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and Fogelberg are its chief statuaries; but it has had no Thorwaldsen, and certainly it is not in search of the fine arts that one comes to this land of the North; and painting is, perhaps, more backward than sculpture. There is some fine, and some very graceful, native statuary in the Boyal Museum.
When we returned to the assembly-room, from our inspection of the paintings, we were presented with some tableaux vivans—not those my hostess spoke of—and these were$ in my opinion, the best part of the entertainment, which, having begun with a lecture, closed with a little comedy or burlesque.
"Now," said Grefven, when the comic actor appeared, "there will be a lying-in on the stage."
I stared; and then, though seldom given to laughter at mistakes in speech, I could not forbear a laugh.
"What is the matter?" he said, rather annoyed. "Is not that what you call it—a lying-in —that is, a feminine lion?" *
"Oh! that is a lioness in English," I explained.
* Swedish—lejoninna—the j pronounced y.
"Well, there is no great difference," he rejoined.
So we had a vast variety for the sum of one and
eightpence. But I thought the best part of the entertainment was to be found in coming out.
The cold in the lower hall of entrance, where we had to put on cloaks, boots, capuchons, and that medley of precautionary wraps of which our servants disrobe and robe us again, was almost unendurable. The touch of the ground, or of the unwarmed flags in Sweden, penetrates one's frame in a manner that causes fear; and on such flags we had to stand for some minutes, because the man and his lantern had not arrived; and if the night was something brighter than the day, it is not thought respectable to walk out without a lantern going before you.
But when the lantern had come, and we got out on that square on the top of the high hill called Brunkeberg, in memory [of the execution thereon of the cruel Brunke, in those cruel times which humanity now shudders to read of—the scene was one that will be longer present to my memory than anything I saw or heard within doors.
The ground was deep in snow—snow frozen so
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soon that it is not tossed about or trodden down as it is in milder regions. Many sledges, covered and uncovered, were there in waiting; each not only having lamps in front, but attended also by a footman with the inevitable lantern, which, indeed, is necessary in entering the dark courts of the houses, or ascending the often dirty and dangerous stone stairs.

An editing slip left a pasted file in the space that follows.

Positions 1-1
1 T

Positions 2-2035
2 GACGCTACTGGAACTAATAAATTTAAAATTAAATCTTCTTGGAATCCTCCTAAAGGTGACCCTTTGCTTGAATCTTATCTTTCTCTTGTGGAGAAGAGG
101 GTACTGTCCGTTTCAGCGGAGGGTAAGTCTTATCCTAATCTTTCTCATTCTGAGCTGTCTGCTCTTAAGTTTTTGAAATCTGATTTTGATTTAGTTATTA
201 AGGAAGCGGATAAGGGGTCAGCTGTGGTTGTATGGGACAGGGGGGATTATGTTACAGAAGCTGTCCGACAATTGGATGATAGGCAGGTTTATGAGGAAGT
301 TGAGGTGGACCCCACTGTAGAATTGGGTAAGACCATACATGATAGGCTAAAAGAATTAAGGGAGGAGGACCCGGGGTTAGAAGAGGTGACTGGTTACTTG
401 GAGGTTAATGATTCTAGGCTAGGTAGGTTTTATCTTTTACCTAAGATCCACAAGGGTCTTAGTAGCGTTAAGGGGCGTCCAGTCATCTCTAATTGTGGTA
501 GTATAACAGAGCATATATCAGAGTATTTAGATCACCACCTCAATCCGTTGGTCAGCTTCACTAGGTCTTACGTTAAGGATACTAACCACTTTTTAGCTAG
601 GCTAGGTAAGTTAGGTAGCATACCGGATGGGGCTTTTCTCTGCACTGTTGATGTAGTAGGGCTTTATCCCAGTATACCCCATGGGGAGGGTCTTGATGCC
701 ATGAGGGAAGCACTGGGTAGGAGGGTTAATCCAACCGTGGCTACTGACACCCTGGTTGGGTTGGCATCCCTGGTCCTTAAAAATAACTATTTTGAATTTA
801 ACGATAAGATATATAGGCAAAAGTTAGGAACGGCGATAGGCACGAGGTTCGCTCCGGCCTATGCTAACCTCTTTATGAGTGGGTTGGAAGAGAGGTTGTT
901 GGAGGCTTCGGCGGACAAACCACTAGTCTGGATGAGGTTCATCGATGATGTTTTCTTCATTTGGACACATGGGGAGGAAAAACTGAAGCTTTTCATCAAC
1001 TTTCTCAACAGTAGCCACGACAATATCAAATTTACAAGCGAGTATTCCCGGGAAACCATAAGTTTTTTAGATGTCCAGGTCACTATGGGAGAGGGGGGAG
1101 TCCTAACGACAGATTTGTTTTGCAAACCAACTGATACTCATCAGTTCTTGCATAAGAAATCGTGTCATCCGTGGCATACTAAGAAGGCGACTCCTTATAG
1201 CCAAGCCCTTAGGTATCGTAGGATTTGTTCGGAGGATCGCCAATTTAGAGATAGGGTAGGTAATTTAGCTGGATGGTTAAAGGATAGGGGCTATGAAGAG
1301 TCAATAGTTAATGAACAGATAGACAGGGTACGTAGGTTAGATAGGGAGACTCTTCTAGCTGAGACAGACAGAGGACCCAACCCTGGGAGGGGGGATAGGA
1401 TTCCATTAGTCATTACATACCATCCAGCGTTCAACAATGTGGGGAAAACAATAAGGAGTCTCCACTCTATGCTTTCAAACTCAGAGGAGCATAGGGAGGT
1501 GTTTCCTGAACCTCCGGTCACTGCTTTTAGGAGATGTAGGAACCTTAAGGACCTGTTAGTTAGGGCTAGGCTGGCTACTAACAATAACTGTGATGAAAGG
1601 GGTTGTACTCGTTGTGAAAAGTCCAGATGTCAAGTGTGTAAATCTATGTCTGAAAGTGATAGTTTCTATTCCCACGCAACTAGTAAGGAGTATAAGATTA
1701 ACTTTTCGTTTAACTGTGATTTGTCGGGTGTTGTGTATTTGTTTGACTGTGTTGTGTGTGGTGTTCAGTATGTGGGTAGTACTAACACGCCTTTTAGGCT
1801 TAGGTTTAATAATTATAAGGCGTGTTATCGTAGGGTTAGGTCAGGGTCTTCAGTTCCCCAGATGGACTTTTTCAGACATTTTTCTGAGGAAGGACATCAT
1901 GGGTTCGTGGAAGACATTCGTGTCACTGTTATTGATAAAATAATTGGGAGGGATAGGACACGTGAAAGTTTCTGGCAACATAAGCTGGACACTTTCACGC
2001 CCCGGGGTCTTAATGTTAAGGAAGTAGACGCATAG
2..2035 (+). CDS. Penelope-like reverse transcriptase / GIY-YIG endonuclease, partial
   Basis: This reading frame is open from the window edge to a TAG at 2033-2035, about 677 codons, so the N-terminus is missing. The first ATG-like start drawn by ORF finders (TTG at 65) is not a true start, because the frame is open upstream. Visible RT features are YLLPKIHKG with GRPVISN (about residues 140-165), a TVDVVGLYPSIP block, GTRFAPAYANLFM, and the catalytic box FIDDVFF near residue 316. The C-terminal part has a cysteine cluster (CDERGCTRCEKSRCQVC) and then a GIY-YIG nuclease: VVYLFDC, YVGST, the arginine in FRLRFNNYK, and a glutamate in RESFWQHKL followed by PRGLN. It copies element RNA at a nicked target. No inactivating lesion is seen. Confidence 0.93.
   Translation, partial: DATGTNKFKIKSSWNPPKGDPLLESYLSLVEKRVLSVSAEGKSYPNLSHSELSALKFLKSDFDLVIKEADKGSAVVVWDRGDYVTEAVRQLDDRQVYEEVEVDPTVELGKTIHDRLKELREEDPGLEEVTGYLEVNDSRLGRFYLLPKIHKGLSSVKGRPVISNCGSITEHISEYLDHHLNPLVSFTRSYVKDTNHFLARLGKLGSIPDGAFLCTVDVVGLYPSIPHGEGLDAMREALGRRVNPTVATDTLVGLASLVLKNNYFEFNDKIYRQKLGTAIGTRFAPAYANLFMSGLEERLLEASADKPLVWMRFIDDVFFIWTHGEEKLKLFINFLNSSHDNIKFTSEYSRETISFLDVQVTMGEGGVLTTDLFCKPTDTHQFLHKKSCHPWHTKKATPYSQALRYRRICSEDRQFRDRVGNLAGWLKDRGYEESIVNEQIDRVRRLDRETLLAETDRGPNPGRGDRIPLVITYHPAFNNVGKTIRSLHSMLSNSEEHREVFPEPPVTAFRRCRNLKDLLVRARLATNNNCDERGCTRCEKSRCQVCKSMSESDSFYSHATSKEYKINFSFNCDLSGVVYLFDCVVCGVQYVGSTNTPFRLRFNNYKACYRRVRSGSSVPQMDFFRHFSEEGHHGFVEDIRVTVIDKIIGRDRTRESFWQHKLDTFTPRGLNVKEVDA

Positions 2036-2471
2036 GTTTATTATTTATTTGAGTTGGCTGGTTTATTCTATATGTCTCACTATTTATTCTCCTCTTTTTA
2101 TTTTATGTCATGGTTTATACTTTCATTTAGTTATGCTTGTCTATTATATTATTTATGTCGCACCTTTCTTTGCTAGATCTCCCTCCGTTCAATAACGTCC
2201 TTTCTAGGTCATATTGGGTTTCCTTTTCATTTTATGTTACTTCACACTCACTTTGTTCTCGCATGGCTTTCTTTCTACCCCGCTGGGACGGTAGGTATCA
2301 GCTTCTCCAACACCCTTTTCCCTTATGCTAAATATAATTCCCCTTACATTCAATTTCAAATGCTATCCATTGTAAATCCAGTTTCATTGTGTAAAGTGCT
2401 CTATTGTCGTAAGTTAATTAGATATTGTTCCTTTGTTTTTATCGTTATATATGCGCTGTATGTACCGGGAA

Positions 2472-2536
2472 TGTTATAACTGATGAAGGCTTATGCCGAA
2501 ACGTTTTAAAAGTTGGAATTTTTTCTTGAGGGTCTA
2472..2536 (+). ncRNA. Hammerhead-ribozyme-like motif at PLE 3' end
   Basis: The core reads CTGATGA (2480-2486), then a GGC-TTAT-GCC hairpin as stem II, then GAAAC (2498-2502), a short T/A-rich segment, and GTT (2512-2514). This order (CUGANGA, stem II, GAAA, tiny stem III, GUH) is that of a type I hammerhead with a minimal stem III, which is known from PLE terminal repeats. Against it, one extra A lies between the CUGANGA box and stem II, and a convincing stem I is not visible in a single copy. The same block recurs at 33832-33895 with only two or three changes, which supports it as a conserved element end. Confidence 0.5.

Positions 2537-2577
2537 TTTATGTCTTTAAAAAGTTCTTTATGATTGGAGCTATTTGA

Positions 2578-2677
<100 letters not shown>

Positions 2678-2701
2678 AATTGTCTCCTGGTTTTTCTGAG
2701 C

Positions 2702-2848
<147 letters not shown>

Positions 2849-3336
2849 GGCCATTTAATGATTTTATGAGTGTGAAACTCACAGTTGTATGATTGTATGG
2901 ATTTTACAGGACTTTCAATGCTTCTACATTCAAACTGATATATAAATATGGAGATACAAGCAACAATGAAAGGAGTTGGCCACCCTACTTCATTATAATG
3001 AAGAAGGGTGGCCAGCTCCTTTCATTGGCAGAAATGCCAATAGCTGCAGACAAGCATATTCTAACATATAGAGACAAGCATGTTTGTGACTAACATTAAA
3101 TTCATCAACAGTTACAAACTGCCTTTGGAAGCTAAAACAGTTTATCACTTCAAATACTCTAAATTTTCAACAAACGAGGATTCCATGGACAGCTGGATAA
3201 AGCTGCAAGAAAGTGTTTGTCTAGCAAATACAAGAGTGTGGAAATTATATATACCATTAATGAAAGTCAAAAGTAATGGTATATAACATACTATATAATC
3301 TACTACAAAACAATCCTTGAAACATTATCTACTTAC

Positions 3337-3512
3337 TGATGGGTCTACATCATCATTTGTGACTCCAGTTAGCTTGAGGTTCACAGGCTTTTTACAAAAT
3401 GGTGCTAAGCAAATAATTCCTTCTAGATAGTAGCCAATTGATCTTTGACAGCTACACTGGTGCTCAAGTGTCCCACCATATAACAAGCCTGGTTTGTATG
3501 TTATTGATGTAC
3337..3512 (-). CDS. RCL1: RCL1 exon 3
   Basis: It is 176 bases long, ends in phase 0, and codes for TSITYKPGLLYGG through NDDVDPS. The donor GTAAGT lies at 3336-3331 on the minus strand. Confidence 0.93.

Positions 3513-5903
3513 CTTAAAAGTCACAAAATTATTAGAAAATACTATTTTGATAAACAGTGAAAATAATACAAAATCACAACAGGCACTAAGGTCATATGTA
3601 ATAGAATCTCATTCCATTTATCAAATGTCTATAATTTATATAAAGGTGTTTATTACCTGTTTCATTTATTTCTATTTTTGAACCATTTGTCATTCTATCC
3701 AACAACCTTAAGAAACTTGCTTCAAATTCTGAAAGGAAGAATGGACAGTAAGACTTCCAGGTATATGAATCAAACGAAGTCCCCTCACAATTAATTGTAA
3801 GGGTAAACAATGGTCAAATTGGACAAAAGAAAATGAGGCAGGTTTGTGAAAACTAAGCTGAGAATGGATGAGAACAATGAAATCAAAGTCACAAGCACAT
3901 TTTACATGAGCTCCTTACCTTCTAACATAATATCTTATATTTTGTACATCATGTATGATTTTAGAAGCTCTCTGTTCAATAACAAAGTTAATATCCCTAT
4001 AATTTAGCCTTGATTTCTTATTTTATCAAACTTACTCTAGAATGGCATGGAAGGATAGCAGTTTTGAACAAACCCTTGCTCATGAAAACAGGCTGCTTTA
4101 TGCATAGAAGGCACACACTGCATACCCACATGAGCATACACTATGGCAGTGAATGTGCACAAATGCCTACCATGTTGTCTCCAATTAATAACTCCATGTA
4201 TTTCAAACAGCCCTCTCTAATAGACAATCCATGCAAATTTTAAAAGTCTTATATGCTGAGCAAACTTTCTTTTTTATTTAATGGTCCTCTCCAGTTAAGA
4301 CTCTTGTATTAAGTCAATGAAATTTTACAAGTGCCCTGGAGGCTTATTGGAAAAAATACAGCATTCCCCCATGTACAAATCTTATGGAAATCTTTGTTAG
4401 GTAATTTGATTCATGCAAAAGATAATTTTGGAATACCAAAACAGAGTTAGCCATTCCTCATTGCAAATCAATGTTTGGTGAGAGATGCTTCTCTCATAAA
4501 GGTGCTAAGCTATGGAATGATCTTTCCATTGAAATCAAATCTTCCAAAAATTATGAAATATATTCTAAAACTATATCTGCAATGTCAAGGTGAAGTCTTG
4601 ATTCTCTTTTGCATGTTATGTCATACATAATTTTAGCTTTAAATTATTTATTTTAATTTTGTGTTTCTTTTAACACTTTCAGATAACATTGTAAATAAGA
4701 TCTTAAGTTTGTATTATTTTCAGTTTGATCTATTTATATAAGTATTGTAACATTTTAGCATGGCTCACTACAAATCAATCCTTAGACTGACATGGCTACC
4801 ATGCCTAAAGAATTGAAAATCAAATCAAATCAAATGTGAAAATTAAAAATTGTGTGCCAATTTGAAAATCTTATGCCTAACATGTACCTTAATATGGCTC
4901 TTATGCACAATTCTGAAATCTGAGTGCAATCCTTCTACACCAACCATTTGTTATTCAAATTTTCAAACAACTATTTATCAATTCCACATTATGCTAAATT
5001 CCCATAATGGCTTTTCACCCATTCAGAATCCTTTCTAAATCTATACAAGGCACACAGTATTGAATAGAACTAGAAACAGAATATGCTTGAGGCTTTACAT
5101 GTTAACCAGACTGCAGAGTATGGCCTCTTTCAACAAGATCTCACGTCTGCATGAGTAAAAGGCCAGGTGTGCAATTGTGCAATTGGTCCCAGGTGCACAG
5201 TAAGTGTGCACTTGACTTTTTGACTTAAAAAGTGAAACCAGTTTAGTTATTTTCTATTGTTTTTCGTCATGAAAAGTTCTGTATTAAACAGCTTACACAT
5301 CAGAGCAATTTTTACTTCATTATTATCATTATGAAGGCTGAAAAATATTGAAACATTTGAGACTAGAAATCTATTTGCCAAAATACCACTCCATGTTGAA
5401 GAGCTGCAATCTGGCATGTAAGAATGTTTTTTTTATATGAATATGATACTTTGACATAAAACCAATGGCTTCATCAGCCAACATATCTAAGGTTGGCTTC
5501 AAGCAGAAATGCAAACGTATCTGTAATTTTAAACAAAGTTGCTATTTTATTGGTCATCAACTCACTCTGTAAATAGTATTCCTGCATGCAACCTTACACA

The royal sledge was attended by an outrider on a spirited horse, holding a very long and wildly flaming turpentine torch, the sparks from which were flung about with every plunge of the animal, while its streaming blaze fell over the snowy scene, with which it was quite in character. The wolf-skin clad coachmen, with their great fur caps and capes gemmed with snow, the tinkling bells, and the capering of the royal horse, which, frightened by the glare in his eyes, plunged about, flinging the sparks and streaming blaze hither and thither, "made up a scene more new and charming to me than anything I had seen in the assembly rooms—the feminine Hon included.
My companions, however—and I had a great many—thought I was very polite in trying to be pleased with such a cold, rough coming out as this; and Grrefven very often said I must find it not so good to have to walk in such strong cold. Whereas, it was just the part of the evening I most admired.
"Madame must not think that the ceiling will come down on Madame's head to-night, when Madame is sleeping," said little Karin the next day.
"If I do I shall call Karin to hold it up," I answered; "but why should I think that?"
"Yes; that is what I must say to Madame," said Karin, speaking very distinctly, and making me perfectly comprehend every -word. At my blunders she never laughs—at least not until she gets out of the room, when I hear her repeating what I said, and setting the party in the salong in a roar.
"See now, Madame: Groshandlarens daughter is betrothed, and shall soon be married. There will be dancing up there to-night, and then the ceiling will go so—so," and Karin stamped her little foot on the floor; and Grefvinnan said I must tell Madame not to be frightened, because in Madame's country they never dance, but sit so still—so still!"
Now, the voning, or storey over us, was occupied by a merchant, which term is implied by that of Groshandlare, as such a person is always- called, instead of our Mr. So-and-so.
"Groshandlarens daughter to be married!" I cried. "Can Zarin get me to see that? I will see a Swedish wedding."
"Nay, that I cannot do; but Madame shall speak of that to Grefvinnan."
To Grefvinnan, in due time, I applied—told her of what I had heard, and of my desire to witness the ceremony.
"That I fear you cannot do," she replied, "for only her relations will be present,
"I am so sorry; I should like to see a Swedish bride."
"That you can certainly do without any trouble."
"How? Shall I go to the church; that is all I wanted."
"To see the bride? At church! 0, no, Madame; our brides do not go to church; that is too public; they are married in the house. Our brides, Madame, are very modest."
I felt this a cut at England; and I hung my head, and tried to blush for all the poor brides who went to church there.